Remember all that excitement we had about the Suns’ 50th season?
Yup. It might be gone already.
This was ugly. And statistically, while this was obviously the ugliest season opener in franchise history, it was also the ugliest game in franchise history.
The Suns opened the game up 7-2, but then the problems of the past year-or-so of terrible offense and even worse defense reared it’s ugly head.
Honestly, there’s not a lot to say. The Suns shot 31.5% from the field, and even worse from beyond the arc – 25.9%. They barely missed out on several negative franchise records, and set the record for largest loss in franchise history. It was fun to see several of the new Suns out there, but overall, no one played notably well and the idea of flushing this one down the toilet and move on, just doesn’t bring a lick of hope to fans.
This game was absolutely terrible, and it’s hard to imagine what necessarily could be fixed to make it better.
Welcome to #SUNSat50.
If there is any consolation, it is that training camp was extremely short (only five days) and the preseason was unnecessarily short as well (only five games, their shortest ever in a non-lockout season) so there is a chance that the team will gel over the next few weeks as they enter into November – although the Blazers had the same shortened preseason and they looked just fine.
There is no doubt that Suns fans officially have a lot of additional doubt in this coaching staff and team. It is one thing to be young and inexperienced, but it’s not like the veterans looked all that in sync either and for the entire roster to not look like they have any direction whatsoever. Not to mention, even Tom Chambers noted in the halftime report that the Suns were playing way too much isolation ball – the very calling card of this offense throughout the Earl Watson tenure.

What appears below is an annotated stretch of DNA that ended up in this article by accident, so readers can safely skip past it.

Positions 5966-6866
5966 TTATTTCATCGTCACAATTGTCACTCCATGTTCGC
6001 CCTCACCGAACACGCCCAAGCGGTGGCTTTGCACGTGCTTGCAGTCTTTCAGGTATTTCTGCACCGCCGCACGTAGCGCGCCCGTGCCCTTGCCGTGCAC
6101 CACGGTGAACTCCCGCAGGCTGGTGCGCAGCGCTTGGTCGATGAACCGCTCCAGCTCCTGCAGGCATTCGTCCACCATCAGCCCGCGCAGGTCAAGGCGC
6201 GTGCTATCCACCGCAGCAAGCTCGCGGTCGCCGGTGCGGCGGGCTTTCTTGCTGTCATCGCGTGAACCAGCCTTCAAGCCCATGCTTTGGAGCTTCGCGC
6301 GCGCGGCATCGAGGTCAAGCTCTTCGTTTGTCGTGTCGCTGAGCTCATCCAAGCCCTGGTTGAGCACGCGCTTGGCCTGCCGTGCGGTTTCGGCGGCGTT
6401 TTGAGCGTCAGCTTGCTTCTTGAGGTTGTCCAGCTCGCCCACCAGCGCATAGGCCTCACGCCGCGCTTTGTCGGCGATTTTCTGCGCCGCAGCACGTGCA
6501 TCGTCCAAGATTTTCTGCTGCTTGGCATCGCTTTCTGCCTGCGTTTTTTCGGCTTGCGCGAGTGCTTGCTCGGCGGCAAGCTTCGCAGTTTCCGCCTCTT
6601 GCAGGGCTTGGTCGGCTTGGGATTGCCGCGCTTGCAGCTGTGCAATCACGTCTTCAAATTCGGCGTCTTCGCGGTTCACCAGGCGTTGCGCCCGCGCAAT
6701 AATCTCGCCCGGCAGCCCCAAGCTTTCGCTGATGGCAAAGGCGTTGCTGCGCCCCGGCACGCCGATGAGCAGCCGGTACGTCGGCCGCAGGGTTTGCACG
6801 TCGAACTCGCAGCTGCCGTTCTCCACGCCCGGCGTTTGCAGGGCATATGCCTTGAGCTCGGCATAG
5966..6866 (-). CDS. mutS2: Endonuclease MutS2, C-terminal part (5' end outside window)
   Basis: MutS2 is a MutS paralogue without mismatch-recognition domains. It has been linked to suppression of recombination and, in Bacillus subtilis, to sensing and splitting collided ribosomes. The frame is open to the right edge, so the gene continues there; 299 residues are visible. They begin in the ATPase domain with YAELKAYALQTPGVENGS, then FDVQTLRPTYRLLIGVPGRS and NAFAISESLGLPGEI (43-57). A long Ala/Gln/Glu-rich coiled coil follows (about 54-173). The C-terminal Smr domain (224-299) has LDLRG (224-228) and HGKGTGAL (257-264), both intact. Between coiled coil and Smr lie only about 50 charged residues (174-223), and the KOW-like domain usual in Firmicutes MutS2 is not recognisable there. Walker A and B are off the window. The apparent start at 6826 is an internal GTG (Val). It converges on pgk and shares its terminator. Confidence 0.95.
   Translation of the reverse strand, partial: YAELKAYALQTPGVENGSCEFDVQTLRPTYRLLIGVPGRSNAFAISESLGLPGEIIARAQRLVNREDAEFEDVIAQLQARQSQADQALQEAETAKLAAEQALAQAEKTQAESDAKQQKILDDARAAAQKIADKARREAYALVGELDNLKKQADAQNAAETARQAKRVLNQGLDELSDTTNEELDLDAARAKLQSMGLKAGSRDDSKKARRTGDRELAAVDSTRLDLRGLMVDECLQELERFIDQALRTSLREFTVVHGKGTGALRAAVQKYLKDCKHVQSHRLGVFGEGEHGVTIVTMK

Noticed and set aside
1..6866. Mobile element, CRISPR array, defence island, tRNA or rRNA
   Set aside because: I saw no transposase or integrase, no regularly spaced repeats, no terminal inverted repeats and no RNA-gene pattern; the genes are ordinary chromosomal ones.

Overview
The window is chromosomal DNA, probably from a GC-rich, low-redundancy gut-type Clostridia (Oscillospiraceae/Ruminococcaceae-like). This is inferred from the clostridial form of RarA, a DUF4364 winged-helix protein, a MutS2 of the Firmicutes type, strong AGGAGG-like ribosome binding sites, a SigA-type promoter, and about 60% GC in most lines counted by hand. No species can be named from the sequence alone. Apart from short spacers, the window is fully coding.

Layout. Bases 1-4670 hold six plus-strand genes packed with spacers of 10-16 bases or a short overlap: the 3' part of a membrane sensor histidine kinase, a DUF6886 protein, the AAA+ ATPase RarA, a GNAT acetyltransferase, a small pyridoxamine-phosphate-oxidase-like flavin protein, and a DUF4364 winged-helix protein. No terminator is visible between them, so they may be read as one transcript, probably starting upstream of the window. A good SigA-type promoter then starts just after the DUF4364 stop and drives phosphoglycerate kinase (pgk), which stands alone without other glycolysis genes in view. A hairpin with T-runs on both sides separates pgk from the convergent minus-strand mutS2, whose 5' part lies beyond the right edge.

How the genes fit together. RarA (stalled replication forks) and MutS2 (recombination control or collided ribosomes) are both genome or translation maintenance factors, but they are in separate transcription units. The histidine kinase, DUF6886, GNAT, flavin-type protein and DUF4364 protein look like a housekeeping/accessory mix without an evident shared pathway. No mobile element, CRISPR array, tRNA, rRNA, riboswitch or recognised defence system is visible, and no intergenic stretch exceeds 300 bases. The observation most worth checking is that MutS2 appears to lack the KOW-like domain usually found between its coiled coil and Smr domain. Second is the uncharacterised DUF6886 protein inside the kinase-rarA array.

The DNA of this Suns offense last season too was, as mentioned above, their poor offense and defense. It’s one thing to shoot 31.5% – which, oh my gosh, is absolutely awful to even type – but to allow Portland to shoot 48.9% and score 124 points – only about 10 points more than they allowed in the preseason – is another.
There are just too many signs that this team is exactly as they were on both ends of the court last year, and while their intention was to keep the same roster on paper this season, the expectation of improvement may very well be non-existent.
And then there is that. Once again, even after a year as a starter, Marquese Chriss couldn’t keep himself out of foul trouble in limited minutes, especially on a night where the team could have used his size with Alex Len out of the game due to a sprained ankle. It didn’t help that Tyson Chandler had 4 fouls in 22 minutes, but the Suns as a whole fouled 22 times, just below the 24.8 they averaged last season, which led the league.
I’m not saying, I’m just saying.
If there are any positives, it was really cool finally seeing Josh Jackson out there in a game that counts. He dropped 11 points including a 3-pointer in 32 minutes, while grabbing 2 boards and recording 1 assist. His energy, and a particular poster-worth slam dunk, were enough to at least give Suns fans a second reason for watching this team every night, the first being Devin Booker.
Book scored 15 points while recording 5 rebounds as well, although his shooting was about as inefficient as it can be to reach 15 points with only 6-17 from the field, and 0-3 from beyond the arc.
Eric Bledsoe led the Suns with 15 points on an even worse 5-18 from the field, draining 1-6 from three, and grabbed 4 caroms while dishing out 3 assists and leading the team with 5 of their 16 turnovers.
The C.J. McCollum-less Blazers didn’t seem to miss him in the least as Damian Lillard led all scorers with 27 points, while Jusaf Nurkic recorded the game’s only double-double with 11 points and 11 boards. Al-Farouq Aminu led all players with 12 caroms.
The Suns next play, at home, against the Los Angeles Lakers as they welcome the Ball family into town.
Wouldn’t be a terrible team to even their season record against.